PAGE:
“If they close before you get there, it will be your fault, and you will have to pay with your money.”

I marvel. I do not respond. Is this why her ex-husband left her—the nagging and the threats? It is a cruel thing for me to think. That is not why he left her, but it is what she has become, beneath the nagging, beneath her threat, she is clingy, fearful, unsure, and unable to trust.

“I said I will do it.”

She is still speaking, making simple things complex.

I will not be bullied with words and won over with guilt. I will not succumb to pity and say yes to desperation.

She is still speaking, making simple things complex.

I stand in front of her, catching her eye. There are many things there—fear, anger, anxiety—things that I did not put there.

“I said I will take care of it. Leave it to me.”

I head for my room, dinner forgotten. When I open the door, the wind rushes in through the window to embrace me. Its force would separate me from the door if I let go of the handle, slamming it. And she’ll think I am angry, but I am not. I only want to regain my sanity and remember why she is my best friend and why I care so much. So I hold the handle and let the door click gently in place.

© Timi Yeseibo 2013

Photo credit: ©Alexandre Vanier/

Unauthorized use and/or duplication of this material without express and written permission from this blog’s author and/or owner is strictly prohibited. Excerpts and links may be used, provided that full and clear credit is given to Timi Yeseibo and with appropriate and specific direction to the original content.

22 thoughts on “My Best Friend and I

  1. Your writing is so amazing characterized as it is with humour,dry wit, picturesque details and the glimpse it provides into the workings of a beautiful-zany-wholesome mind…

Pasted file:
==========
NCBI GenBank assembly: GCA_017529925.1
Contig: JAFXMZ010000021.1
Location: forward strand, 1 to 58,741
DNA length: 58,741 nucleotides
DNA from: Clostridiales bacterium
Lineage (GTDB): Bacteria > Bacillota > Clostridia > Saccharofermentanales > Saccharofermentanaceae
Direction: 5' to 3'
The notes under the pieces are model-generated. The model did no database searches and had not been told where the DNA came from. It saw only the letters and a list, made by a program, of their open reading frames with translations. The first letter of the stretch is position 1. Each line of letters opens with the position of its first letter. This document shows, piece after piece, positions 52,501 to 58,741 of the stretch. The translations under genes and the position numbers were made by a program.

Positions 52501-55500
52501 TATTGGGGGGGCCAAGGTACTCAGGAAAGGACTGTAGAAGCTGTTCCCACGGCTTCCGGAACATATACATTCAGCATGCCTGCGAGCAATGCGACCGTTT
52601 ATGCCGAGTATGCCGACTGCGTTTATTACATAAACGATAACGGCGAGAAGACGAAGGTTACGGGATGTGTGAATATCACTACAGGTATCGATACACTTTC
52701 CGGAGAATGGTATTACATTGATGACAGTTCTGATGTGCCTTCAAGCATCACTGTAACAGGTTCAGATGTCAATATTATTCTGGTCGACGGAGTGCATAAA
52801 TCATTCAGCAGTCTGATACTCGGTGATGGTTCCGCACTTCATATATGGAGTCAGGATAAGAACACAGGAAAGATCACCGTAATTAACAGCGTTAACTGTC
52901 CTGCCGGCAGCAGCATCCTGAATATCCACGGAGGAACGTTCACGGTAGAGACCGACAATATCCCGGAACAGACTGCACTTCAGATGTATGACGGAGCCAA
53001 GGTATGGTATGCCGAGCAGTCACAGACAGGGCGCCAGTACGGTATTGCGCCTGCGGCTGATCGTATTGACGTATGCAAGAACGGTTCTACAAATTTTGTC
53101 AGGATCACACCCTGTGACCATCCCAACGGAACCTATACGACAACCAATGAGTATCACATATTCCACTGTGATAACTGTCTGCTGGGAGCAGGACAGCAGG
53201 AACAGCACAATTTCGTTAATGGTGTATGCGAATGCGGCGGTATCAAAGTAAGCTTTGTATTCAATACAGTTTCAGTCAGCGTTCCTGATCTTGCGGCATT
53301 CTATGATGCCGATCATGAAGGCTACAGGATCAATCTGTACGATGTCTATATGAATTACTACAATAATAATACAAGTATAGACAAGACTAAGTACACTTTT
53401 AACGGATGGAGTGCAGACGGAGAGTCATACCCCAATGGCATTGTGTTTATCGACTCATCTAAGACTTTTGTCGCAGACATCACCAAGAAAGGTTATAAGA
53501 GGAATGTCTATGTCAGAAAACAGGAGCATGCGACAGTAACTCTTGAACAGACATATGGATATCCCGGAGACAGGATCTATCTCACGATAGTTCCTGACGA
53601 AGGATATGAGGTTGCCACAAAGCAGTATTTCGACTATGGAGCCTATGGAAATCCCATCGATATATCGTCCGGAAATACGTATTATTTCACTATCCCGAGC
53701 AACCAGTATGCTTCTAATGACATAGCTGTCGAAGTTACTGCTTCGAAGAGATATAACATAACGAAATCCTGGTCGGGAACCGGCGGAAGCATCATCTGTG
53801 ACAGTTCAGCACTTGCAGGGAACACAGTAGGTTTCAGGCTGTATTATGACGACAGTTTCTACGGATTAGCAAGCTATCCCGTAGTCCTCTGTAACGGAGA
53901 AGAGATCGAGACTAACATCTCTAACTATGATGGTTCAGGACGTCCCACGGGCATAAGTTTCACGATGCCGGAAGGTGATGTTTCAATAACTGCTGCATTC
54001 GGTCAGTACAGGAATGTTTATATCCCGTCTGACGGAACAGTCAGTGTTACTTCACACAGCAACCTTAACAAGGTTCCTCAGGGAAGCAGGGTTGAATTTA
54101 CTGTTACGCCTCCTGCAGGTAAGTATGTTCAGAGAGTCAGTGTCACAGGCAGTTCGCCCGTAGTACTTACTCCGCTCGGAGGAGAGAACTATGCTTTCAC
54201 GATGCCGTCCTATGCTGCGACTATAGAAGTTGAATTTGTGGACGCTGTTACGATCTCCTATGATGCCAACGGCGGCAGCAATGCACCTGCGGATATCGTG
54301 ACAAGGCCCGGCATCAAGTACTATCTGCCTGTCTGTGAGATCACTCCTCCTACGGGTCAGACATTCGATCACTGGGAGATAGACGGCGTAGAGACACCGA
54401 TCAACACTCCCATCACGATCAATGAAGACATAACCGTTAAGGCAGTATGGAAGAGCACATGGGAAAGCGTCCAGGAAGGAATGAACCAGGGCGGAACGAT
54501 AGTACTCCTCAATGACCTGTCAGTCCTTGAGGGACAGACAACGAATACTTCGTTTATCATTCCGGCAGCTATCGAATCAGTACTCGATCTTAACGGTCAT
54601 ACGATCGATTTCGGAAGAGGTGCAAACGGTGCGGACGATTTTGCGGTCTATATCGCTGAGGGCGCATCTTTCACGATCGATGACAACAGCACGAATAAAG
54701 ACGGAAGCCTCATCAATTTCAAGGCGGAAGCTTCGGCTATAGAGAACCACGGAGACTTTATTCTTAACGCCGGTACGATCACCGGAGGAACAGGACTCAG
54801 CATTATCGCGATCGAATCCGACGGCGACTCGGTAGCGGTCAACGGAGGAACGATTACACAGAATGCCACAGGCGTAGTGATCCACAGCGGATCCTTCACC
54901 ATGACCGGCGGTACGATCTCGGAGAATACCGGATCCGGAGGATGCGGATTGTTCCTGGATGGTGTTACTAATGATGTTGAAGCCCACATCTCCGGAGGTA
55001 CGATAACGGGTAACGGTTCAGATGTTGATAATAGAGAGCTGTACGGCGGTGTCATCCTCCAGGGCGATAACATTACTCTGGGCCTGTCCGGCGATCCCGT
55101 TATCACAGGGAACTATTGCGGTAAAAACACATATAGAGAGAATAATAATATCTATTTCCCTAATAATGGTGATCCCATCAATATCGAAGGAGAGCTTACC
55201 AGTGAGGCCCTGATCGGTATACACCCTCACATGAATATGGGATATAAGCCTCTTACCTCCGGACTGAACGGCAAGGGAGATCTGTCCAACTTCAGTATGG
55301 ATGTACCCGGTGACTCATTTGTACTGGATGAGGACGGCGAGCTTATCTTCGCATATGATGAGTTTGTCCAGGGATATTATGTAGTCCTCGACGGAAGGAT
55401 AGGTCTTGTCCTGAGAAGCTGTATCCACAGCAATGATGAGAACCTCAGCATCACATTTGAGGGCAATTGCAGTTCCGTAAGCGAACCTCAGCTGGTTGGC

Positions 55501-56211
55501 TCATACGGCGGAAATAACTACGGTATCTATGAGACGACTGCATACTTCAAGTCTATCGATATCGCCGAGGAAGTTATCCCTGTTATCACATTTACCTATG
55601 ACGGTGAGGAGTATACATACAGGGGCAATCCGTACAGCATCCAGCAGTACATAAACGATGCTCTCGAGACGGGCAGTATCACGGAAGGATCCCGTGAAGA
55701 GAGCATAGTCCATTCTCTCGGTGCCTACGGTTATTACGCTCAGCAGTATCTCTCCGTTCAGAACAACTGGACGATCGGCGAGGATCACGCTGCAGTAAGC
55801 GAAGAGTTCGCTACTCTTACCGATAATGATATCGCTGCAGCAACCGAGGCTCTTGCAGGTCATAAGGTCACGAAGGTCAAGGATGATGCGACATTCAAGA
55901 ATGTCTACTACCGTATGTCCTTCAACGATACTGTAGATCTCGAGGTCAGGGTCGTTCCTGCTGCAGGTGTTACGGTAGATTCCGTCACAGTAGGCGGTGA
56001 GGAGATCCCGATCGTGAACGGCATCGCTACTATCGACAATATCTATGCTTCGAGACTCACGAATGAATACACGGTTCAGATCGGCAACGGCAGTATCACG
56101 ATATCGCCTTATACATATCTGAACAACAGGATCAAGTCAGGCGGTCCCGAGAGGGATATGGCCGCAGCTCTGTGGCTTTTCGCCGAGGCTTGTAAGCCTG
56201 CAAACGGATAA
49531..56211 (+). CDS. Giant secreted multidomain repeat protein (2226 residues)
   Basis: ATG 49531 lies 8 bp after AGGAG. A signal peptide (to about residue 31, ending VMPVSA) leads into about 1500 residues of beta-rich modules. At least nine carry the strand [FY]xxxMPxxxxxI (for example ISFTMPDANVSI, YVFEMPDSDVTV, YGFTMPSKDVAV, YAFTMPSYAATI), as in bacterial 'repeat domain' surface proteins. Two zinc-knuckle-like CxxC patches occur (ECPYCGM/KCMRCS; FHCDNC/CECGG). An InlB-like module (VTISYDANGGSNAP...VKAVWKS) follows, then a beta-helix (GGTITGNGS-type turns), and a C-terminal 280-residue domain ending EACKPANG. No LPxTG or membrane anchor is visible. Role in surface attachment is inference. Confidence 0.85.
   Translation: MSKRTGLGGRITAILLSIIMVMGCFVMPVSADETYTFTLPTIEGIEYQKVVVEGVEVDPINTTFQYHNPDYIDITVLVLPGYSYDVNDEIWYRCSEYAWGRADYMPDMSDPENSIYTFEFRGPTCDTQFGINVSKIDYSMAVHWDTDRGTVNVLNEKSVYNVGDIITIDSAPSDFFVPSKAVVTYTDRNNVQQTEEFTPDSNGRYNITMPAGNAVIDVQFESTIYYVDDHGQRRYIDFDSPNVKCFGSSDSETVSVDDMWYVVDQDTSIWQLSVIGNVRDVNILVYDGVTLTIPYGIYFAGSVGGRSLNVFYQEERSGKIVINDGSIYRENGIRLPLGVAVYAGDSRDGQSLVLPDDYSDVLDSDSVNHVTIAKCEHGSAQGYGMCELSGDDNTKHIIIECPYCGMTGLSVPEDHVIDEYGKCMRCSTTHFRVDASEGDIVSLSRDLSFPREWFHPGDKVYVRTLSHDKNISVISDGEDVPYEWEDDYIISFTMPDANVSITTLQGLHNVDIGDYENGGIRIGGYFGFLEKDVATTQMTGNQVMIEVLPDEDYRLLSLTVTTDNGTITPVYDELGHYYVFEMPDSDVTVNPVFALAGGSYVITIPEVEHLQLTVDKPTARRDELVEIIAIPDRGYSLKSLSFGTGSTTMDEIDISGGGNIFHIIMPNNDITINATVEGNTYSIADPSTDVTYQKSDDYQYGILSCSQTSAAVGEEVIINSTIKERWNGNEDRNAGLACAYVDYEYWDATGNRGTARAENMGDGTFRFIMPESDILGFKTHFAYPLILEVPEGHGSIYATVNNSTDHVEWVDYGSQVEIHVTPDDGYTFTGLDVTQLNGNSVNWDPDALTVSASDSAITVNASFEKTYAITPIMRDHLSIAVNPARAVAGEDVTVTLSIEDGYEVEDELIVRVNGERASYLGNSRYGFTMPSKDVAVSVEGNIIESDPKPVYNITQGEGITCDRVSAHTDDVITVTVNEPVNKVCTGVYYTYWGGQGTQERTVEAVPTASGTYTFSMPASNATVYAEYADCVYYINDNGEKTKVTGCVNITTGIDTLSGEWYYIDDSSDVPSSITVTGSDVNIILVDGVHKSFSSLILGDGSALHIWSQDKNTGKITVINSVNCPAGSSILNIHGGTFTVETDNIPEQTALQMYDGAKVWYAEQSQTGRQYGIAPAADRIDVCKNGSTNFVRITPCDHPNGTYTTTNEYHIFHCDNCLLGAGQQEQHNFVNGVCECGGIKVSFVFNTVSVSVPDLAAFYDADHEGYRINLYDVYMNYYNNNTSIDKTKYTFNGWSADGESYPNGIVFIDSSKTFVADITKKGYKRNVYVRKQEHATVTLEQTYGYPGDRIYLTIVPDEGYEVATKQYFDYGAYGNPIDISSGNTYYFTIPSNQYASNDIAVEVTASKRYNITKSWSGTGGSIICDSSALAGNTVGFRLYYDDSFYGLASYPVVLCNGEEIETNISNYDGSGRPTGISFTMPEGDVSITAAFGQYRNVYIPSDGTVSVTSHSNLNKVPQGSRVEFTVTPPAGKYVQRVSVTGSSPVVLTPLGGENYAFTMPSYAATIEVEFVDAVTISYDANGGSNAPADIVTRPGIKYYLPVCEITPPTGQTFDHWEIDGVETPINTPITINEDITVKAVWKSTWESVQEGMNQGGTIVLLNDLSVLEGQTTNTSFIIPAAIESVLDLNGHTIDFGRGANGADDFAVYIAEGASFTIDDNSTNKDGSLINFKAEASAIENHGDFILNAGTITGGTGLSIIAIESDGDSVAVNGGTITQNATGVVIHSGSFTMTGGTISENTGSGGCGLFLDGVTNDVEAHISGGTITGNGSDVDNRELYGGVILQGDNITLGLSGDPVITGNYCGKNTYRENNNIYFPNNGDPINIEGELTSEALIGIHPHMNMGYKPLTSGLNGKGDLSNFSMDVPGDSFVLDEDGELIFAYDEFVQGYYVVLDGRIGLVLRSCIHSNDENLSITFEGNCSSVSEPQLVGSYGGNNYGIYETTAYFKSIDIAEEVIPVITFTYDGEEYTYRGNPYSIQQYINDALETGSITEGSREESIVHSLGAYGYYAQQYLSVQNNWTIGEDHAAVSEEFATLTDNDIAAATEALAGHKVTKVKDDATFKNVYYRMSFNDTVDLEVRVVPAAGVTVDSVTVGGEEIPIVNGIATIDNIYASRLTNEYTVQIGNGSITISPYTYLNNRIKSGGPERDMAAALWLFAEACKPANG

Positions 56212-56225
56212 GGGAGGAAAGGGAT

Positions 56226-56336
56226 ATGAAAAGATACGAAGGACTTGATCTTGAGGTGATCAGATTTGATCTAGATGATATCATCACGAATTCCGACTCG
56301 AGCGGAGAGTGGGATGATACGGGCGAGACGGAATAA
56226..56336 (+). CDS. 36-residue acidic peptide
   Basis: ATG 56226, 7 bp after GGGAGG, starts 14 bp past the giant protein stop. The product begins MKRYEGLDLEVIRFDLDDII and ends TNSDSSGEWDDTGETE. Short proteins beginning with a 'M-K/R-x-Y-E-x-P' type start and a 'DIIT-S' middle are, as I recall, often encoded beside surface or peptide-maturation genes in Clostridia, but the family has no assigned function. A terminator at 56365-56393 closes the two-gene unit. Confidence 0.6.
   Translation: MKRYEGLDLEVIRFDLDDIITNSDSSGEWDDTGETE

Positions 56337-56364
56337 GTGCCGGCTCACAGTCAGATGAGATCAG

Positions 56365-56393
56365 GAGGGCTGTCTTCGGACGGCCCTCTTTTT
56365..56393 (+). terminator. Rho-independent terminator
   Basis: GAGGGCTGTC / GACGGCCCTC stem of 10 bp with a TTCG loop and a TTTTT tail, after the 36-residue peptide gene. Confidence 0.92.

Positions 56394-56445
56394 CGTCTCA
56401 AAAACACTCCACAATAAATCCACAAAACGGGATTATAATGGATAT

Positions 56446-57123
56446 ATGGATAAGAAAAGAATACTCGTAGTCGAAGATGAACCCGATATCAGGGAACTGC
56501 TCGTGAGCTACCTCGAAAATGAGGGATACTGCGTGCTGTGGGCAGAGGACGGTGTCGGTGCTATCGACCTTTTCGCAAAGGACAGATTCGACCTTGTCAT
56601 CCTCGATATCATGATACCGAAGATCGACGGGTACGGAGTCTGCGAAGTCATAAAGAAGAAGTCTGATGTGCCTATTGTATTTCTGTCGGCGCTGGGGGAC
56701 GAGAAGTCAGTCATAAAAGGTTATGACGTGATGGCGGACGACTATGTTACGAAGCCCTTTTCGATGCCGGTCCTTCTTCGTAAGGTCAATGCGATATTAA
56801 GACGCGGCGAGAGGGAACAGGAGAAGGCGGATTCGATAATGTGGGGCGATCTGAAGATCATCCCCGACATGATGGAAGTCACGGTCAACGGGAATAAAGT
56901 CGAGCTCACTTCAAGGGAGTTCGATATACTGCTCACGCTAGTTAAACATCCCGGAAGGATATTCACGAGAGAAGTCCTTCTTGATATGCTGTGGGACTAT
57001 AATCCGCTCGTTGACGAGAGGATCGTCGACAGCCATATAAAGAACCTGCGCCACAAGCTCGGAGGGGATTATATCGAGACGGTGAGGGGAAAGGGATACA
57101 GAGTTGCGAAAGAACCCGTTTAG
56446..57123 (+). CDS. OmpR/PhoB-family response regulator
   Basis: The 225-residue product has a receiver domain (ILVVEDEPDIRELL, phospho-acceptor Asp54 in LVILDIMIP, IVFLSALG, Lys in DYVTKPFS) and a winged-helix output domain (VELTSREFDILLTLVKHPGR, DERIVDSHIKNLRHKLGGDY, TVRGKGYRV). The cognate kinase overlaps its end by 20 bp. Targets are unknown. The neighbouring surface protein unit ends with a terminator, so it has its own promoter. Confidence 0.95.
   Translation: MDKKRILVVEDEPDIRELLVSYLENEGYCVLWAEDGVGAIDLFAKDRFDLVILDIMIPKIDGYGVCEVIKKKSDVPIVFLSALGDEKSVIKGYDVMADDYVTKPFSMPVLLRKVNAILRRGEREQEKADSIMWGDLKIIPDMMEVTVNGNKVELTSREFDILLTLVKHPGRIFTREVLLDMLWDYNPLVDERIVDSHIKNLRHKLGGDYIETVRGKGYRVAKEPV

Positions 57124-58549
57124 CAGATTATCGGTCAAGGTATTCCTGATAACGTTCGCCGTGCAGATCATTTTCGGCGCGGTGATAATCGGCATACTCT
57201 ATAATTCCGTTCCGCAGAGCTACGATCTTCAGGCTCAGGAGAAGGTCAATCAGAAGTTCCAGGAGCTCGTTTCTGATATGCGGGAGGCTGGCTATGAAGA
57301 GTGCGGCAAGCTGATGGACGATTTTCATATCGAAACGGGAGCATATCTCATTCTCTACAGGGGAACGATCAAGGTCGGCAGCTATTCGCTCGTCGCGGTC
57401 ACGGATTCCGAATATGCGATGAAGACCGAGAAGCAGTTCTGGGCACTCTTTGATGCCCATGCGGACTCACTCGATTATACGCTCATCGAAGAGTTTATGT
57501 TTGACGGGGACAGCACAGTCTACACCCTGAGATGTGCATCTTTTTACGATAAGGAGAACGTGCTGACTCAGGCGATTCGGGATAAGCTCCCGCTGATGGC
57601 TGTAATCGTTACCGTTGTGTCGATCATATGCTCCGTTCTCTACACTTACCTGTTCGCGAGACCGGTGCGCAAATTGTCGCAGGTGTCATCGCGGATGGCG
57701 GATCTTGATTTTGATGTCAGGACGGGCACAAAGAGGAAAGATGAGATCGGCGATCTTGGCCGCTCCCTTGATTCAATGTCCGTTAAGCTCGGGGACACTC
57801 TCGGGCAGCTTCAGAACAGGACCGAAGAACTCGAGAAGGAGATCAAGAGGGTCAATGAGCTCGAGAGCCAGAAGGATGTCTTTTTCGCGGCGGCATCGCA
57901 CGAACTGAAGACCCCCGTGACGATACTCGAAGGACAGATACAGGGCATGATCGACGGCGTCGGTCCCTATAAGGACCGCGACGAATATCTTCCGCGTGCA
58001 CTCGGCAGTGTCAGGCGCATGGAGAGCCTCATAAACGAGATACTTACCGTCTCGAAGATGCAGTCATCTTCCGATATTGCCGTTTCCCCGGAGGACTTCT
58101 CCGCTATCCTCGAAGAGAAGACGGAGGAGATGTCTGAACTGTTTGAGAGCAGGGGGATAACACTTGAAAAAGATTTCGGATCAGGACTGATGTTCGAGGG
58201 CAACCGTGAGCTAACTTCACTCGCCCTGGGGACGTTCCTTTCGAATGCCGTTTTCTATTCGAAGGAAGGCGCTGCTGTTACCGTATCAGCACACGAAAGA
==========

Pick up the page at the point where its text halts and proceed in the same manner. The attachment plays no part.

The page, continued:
I enjoyed the played-out interaction…our cognition arising from familiarity in relationships and the manner in which we play those cards to achieve certain reactions…

    #okbye….i’m babbling.


  2. This is WHAT I have been missing!!!!

    My eyes are open now! See how you summarized the complexity within us humans is a single post.

    Brilliant. And human.

    Thank you for sharing.


  3. What a strong friendship you have; we need to know that there are times only offering listening ears can give the reassurance longed for!

    Liked by 1 person

  4. Loved it.
    Going to read it to my husband when he gets back, he “must” learn how to indulge me and just listen without offering solutions till I’m done 😀

    We all need a friend like you sometimes but better still a husband like that ALL the time 😉

    Liked by 1 person

  5. It seems that most “fragile-on-inside” type of people are talky and put up a facade of strength on the outside. Another classic, Timi 🙂


    1. Yes Uzoma, relationships are complex and there’s so much that we mask…. We all carry some baggage and I’ve found it helpful to remember why I care.

      Thank you for your compliment and thank you for stopping by 🙂

      Liked by 1 person